Speaking at a speed mentoring session organised by Dods Diversity & Inclusion last year, she explained that women talk and share stories about how they were stopped in their careers due to this feeling. And she argued that knowing you're not alone is not helpful. "Talking about impostor syndrome consumes you and takes your confidence away," she said.

So, what can you do instead? Ramroop, who will be speaking at the Women into Leadership conference in Manchester on 24 November, suggests addressing the feeling as a matter of focus.

Top tips for building confidence and developing your career

For Ramroop, awareness, bravery and contribution are the building blocks for becoming the confident leader you want to be. She explains: "It's not up to anyone else to notice how amazing you are. It's up to you to decide how you want to be. Hence, shift your focus and contribute to it every day."

She argues that focusing on being honest with yourself will get you a clear view of the brave steps you need to take to get what you want – both in your personal life and in the workplace. 

Those brave steps, Ramroop says, are not leaps of massive faith. "They are gentle nudges out of your comfort zone that everyone else is going to notice."

Shifting the focus to ditch the impostor syndrome makes sense. Imagine you had a choice over your imposter syndrome – that every action you took counted, even if it might bring temporary disadvantage. Would you rather assume the best out of everything or want to be wading through impostor syndrome?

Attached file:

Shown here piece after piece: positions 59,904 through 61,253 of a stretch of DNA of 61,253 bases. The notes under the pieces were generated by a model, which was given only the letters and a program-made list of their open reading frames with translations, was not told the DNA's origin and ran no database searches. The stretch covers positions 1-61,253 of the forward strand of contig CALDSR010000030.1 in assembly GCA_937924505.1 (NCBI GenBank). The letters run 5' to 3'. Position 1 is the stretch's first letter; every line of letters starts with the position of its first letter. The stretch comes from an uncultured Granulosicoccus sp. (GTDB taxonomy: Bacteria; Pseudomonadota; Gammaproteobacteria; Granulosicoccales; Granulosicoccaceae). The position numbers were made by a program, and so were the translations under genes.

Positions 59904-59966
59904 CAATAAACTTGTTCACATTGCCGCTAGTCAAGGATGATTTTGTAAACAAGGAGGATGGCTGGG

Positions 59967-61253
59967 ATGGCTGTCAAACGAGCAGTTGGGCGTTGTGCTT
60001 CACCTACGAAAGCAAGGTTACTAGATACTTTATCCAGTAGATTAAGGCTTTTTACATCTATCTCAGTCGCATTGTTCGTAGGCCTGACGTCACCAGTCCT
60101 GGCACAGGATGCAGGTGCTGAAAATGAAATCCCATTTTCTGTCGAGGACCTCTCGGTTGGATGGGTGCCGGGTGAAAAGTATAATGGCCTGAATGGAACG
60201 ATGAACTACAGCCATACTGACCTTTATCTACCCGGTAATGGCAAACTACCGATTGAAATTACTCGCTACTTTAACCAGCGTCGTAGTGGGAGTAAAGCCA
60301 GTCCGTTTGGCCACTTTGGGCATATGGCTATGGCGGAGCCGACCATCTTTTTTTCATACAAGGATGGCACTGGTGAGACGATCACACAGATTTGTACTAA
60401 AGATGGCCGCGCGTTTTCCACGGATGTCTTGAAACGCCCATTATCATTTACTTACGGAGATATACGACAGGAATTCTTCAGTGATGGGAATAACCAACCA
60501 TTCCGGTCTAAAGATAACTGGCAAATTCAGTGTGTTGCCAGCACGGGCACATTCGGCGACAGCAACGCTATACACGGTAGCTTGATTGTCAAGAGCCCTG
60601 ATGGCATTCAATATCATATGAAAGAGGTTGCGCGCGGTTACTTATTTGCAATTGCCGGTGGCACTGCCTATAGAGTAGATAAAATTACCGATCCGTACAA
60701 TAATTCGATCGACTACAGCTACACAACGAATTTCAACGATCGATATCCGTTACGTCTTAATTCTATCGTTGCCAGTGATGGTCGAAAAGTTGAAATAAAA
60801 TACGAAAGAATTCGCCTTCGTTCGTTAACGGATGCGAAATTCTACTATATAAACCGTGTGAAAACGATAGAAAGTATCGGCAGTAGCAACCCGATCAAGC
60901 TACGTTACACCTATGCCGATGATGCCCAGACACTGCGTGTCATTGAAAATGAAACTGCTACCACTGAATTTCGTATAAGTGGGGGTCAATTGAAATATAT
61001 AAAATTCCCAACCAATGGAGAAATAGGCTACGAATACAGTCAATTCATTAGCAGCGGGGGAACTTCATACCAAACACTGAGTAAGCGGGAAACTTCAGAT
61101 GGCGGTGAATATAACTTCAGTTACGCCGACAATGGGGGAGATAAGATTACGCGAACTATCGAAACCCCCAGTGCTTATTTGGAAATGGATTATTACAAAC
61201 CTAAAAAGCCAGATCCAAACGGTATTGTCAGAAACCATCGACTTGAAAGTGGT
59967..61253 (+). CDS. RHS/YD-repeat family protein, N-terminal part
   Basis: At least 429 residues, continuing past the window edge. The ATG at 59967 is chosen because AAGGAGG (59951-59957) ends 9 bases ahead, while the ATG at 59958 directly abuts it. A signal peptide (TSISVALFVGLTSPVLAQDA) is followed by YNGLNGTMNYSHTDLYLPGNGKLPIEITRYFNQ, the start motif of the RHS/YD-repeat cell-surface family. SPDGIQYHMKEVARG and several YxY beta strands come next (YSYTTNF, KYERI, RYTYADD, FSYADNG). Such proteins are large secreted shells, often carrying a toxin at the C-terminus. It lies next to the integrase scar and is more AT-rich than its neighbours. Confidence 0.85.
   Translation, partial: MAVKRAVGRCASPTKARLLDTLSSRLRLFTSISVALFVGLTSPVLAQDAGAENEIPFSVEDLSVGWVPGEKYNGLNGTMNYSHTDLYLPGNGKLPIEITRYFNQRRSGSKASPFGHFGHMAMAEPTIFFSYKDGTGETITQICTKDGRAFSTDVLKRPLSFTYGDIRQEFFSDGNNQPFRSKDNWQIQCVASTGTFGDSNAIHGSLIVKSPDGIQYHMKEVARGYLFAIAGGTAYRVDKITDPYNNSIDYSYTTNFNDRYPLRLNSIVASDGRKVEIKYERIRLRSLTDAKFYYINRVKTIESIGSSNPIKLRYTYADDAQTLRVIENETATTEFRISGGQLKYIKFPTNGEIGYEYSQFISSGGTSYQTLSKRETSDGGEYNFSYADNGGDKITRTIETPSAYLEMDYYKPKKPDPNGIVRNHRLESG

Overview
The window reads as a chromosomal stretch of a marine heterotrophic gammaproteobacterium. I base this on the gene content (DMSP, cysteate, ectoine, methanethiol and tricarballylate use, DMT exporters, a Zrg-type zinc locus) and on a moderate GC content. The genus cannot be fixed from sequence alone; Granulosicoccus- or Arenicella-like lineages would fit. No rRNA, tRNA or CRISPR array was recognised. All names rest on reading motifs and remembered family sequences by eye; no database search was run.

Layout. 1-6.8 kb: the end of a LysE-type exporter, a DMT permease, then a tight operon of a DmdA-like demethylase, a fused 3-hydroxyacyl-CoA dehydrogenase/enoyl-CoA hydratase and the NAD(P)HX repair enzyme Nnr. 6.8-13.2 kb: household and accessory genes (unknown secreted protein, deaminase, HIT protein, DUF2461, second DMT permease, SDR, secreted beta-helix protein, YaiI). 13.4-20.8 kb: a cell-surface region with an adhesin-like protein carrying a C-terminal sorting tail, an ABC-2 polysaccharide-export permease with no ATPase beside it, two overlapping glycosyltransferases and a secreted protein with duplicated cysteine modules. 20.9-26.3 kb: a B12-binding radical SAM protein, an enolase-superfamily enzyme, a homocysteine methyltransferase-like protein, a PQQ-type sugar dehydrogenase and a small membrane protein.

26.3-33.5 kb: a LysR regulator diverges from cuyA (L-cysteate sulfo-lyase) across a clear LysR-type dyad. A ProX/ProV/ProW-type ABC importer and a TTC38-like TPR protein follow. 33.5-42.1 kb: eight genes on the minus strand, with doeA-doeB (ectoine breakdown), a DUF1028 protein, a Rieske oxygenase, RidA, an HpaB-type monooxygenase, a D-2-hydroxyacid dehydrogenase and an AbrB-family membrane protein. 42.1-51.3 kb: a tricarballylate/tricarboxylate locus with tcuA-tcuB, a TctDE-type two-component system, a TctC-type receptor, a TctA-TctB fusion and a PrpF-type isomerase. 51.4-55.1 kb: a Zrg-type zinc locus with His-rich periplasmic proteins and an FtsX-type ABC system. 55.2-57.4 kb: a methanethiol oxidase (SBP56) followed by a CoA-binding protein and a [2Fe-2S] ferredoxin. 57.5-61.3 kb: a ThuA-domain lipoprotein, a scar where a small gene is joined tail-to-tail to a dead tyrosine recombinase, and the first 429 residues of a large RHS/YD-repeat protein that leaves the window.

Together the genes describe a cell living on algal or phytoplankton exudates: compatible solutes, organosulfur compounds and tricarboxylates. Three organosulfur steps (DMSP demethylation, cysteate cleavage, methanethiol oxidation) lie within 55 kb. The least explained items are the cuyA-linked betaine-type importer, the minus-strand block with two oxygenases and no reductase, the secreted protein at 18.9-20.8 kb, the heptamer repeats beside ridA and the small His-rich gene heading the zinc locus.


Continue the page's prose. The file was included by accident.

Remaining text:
Ramroop explains that it's not just the imposter syndrome that stops women. Instead, it's the fear of judgment and comparing yourself with other people. 

She notes that's not to say that we should ignore these feelings and sweep them under the carpet. On the contrary, it's getting aware of whether it is moving us forward. "And it's usually pretty clear whether it is or not," she says.

Skills to take you to the top

Ask yourself whether you're playing small. You will find the answer to this question when you focus on what you want to be.

For example, Ramroop's advice to avoid getting overlooked for leadership positions is to ask yourself, honestly, whether the job you're currently in is bad enough for you to do anything about it. And then ask yourself if you have a clear vision of what you want – is it motivating enough to draw you towards it?

Ramroop argues that you're in your comfort zone by the time you ask yourself these questions, so you haven't got the vision of where you want to be. "When you've got a vision, that's where your focus is," she says.